Human vs. machine as message source in advertising: examining the persuasiveness of brand influencer type and the mediating role of source credibility for advertising effectiveness in social media advertising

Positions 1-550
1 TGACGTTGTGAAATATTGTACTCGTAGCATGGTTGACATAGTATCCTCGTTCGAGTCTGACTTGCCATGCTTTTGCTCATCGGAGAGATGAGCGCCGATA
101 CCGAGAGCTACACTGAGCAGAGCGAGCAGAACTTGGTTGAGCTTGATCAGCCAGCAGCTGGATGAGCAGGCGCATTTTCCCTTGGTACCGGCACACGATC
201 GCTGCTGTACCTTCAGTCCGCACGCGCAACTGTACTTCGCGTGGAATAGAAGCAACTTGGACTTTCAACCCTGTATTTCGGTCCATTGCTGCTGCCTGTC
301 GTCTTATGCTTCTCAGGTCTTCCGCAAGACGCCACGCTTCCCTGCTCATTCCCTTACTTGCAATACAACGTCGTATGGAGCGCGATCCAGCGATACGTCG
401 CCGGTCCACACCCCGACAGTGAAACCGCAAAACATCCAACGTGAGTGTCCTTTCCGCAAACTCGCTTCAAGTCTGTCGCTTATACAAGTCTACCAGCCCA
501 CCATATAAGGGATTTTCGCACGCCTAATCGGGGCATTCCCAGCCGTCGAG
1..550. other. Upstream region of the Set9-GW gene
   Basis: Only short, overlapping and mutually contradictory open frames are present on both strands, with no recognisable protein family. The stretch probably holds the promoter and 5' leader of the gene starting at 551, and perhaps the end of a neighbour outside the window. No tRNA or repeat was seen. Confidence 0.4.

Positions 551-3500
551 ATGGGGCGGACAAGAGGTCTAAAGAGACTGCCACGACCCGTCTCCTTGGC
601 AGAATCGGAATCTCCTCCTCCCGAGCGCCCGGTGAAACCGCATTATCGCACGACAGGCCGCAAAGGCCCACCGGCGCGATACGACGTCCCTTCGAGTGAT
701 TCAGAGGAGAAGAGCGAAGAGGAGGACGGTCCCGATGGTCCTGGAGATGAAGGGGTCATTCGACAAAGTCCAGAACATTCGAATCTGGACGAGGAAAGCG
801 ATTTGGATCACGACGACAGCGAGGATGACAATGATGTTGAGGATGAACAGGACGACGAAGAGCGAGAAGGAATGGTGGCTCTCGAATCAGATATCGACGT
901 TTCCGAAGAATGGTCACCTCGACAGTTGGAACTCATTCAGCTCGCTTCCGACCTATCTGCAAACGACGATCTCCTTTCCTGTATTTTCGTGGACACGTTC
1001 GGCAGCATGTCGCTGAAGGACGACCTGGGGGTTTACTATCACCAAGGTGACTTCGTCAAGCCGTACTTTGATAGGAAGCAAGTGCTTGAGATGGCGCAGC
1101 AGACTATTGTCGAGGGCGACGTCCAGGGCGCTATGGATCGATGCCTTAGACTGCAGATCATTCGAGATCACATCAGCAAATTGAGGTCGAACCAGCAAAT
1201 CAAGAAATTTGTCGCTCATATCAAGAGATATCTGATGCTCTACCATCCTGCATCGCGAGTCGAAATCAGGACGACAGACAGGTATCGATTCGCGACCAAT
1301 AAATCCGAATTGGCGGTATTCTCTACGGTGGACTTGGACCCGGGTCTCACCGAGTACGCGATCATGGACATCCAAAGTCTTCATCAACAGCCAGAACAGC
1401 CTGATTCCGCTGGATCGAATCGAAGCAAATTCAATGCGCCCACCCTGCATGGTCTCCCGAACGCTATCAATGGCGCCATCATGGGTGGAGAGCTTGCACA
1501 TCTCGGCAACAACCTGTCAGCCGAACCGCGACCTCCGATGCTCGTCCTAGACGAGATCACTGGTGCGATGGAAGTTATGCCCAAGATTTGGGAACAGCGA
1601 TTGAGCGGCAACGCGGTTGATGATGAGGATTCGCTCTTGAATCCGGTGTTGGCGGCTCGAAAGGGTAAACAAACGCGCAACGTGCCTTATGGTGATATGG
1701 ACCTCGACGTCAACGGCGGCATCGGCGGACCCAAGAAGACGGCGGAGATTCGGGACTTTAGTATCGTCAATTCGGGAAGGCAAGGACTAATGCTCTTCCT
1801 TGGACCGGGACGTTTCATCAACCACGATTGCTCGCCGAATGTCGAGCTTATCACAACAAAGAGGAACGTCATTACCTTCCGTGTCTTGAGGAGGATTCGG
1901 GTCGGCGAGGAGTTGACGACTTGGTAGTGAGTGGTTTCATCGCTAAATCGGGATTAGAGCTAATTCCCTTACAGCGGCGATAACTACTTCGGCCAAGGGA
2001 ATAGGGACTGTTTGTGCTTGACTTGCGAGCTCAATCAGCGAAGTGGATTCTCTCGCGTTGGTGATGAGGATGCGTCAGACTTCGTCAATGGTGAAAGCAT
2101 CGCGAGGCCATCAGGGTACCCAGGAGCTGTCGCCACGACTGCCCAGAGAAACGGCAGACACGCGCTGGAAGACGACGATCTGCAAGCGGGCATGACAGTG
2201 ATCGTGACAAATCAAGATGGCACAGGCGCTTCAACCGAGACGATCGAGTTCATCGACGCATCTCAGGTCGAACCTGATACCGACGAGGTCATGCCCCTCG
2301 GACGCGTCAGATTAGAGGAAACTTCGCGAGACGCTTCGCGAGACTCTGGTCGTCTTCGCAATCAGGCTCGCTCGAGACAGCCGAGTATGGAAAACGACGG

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[EMBARGOED UNTIL 6/1/2023] Message source effects on persuasion of target audiences have been examined for decades by scholars in advertising, consumer behavior, communication, and psychology, among others. Myriads of studies are available on the subject, but in nearly every instance "source" is defined as a human and rarely is source defined as non-human, or machine. The rise of artificial intelligence (AI) as a message source urges scientific inquiry of the validity of those established theories in a new technology context. The focus of this dissertation is on that of the machine as source. By "machine" this study refers broadly to AI agents, defined to mean digitally created artificial beings that can think and perform tasks like a human. The specific AI agent examined here is that of SMIs, defined as AI agents who are associated with fame and perform human tasks using software and algorithms. The context of the study is social media, defined as "digital networked tools or technologies that enable communication, collaboration, and creative expression across social networks" (McMillan and Childers, 2017, p. 52). Influencer marketing is a crucial component of social media marketing, which is projected to become a $10 billion market by 2023 (Tan, 2019). The primary contribution of this study is, therefore, to understand SMIs' effectiveness in social media advertising. Considering that 95 percent of consumer interaction is projected to be powered by AI by the year of 2025 (Finance Digest, 2020), research to understand the impact of this transformation of message source (from human to machine) is urgently needed but rarely conducted to date. The most apparent machine sources, SMIs, are already being put to use in practice without fully understanding their effectiveness and risk, to replace human influencers. Human influencers, here, specifically refer to social media influencers (SMIs) "who have built a sizable social network of people following them and are seen as self-made microcelebrities" (Shan et al., 2020, p. 2). Indeed, this very notion is reflected in the warnings of the infamous physicist Stephen Hawking who predicted that, someday, machines may even replace humans. As much as this may sound like a futuristic movie, machines are beginning to replace humans in fields as far and wide as medicine, engineering, and transportation. For example, AI is cleaning floors at airports, taking people's temperatures, and even making salad in hospital dining-halls in response to the coronavirus pandemic (Semuels, 2020). In advertising, AI is taking over the work humans have traditionally done, from content matching to advertising creation (Rodgers, 2021). An SMI, Lil Miquela, even takes the spot that is usually reserved for a human and is named as one of Time's 25 most influential people on the internet in 2018 (Time, 2018). The proposed research is supported by survey results from consumers worldwide that paint a mixed picture --some consumers embrace AI for its potential benefits, whereas others fear that AI will hurt their privacy and ability to control their jobs, lives, and futures (Zhang and Dafoe, 2019), suggesting potential drawbacks of AI technology. This suggests that SMIs could trigger various perceptions among consumers that may lead to different outcomes. The challenge is to know the underlying psychological mechanisms to explain potential positive/negative outcomes, yet studies on the subject are rare but urgently needed. This dissertation investigates this phenomenon, specifically, potential benefits and drawbacks of using SMIs compared to (human) SMIs in social media advertising. Based on established theories of persuasion on advertising and brand endorsers, this dissertation identifies a crucial processing mechanism - source credibility - that is used to explain instances under which influencer type (i.e., AI vs. human) differentially influences advertising outcomes (i.e., attitude toward the advertisement, attitude toward brand, and purchase intentions). Source credibility is the source's truthfulness and believability perceived by the consumers (Roy et al., 2017). The treatment of source credibility as a mediating factor is a unique aspect of the research and that diverges from prior approaches that treat it as a predictor of persuasion. Rather, this research conceptualizes source credibility as dynamic, constantly changing, and not related in a simple way to the persuasiveness of an influencer type. Three dimensions of source credibility - expertise, trustworthiness, and physical attractiveness - are proposed to explain how an AI influencer may perform better/worse than a (human) SMI on advertising outcomes. A review of five decades' of source credibility studies noted several discrepancies regarding three dimensions of source credibility, suggesting gaps or unresolved issues in source credibility that deserve attention (see Pornpitakpan, 2004). Additionally, initial negative/positive dispositions toward the brand influencers, which has hardly been examined (see Pornpitakpan, 2004), will be measured in an effort to assess how much, if any, of a shift is detected in source credibility perceptions. To summarize, this research examines effectiveness of influencer type (artificial intelligence influencer vs. SMI) on persuasion of social media advertising (attitude toward the ad, attitude toward the brand, and purchase intentions). One mediator, source credibility, is proposed to explain the results. This is accomplished with a pilot study and an experimental study conducted in an online setting.